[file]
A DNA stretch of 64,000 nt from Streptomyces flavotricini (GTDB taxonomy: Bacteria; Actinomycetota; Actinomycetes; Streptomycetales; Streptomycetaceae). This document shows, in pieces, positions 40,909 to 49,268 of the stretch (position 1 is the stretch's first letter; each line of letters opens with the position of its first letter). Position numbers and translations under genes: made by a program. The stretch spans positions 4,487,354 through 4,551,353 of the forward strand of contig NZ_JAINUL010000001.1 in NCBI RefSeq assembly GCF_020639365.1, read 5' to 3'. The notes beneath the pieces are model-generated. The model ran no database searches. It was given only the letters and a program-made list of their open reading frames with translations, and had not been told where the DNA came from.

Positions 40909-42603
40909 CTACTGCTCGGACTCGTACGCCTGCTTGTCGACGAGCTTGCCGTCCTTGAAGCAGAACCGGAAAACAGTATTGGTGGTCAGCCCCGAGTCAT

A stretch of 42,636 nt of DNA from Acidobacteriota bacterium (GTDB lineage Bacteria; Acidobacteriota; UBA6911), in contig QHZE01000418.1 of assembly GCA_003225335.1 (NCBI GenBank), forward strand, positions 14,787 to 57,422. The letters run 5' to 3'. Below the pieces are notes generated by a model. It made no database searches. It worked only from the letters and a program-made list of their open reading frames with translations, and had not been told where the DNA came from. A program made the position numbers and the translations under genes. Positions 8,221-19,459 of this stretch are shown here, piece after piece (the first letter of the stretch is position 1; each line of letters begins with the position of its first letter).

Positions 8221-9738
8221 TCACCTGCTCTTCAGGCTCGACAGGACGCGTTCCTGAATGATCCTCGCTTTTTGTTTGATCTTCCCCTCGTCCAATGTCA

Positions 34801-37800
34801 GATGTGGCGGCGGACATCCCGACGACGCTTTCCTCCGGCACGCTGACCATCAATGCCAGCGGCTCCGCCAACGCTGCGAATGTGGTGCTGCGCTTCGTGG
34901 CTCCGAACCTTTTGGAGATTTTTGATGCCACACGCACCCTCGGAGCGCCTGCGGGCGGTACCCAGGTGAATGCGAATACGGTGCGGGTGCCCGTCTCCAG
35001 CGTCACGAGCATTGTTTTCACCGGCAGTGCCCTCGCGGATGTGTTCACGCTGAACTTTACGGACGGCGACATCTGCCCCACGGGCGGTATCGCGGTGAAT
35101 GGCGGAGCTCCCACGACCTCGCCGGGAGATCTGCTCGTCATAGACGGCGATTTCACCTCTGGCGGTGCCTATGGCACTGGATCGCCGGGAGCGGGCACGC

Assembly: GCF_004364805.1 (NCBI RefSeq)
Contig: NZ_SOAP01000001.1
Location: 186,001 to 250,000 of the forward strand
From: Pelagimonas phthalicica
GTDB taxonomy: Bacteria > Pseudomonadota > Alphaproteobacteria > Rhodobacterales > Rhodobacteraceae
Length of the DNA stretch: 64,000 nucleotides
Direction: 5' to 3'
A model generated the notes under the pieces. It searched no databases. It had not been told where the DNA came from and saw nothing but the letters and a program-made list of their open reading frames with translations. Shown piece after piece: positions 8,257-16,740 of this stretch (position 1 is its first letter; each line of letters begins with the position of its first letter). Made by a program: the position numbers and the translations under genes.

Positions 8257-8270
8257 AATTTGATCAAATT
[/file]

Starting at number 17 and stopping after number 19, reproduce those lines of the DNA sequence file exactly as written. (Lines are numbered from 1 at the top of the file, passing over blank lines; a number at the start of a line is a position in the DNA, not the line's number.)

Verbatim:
Length of the DNA stretch: 64,000 nucleotides
Direction: 5' to 3'
A model generated the notes under the pieces. It searched no databases. It had not been told where the DNA came from and saw nothing but the letters and a program-made list of their open reading frames with translations. Shown piece after piece: positions 8,257-16,740 of this stretch (position 1 is its first letter; each line of letters begins with the position of its first letter). Made by a program: the position numbers and the translations under genes.